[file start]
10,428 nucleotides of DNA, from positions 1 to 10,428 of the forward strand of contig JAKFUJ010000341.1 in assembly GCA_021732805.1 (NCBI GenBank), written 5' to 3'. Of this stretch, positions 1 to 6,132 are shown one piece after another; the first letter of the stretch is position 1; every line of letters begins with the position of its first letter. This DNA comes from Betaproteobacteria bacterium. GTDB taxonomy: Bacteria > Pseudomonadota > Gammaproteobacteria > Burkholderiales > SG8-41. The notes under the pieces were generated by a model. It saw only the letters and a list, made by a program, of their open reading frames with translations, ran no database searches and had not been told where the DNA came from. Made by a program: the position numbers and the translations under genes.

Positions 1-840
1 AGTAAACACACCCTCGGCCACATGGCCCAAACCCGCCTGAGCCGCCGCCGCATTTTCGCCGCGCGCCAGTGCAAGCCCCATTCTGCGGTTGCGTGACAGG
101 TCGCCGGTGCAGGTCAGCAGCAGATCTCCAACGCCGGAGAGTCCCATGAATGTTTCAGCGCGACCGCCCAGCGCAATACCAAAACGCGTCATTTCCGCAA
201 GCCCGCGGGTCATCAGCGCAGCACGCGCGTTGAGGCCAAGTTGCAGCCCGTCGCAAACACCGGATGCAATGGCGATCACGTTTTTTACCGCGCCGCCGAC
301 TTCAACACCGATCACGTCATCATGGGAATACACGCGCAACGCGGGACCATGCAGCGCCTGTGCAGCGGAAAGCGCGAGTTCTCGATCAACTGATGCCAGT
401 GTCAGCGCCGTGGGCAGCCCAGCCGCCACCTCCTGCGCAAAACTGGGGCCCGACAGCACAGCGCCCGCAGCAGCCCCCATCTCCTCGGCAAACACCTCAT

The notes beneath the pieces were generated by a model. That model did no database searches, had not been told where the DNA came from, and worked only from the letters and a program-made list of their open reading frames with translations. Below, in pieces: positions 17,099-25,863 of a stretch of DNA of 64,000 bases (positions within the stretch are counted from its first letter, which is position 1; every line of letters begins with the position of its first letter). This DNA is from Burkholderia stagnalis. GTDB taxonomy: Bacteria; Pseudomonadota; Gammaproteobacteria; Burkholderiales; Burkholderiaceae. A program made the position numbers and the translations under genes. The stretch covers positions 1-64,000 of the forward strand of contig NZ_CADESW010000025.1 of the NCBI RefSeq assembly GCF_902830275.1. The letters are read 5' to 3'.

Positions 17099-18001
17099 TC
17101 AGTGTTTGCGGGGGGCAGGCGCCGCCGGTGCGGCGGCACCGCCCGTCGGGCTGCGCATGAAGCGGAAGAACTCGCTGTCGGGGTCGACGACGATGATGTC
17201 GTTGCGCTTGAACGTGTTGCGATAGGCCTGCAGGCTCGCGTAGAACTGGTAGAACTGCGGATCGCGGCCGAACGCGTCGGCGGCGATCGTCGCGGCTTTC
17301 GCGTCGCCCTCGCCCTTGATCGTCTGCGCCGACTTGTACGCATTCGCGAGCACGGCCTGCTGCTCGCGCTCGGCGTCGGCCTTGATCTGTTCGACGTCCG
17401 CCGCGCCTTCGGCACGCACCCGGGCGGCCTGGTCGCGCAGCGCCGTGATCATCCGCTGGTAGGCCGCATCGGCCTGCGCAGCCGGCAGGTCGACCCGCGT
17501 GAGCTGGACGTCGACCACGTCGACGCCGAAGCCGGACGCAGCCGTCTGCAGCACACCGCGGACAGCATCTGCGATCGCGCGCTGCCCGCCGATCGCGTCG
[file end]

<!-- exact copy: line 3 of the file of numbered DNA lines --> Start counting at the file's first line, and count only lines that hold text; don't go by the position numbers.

1 AGTAAACACACCCTCGGCCACATGGCCCAAACCCGCCTGAGCCGCCGCCGCATTTTCGCCGCGCGCCAGTGCAAGCCCCATTCTGCGGTTGCGTGACAGG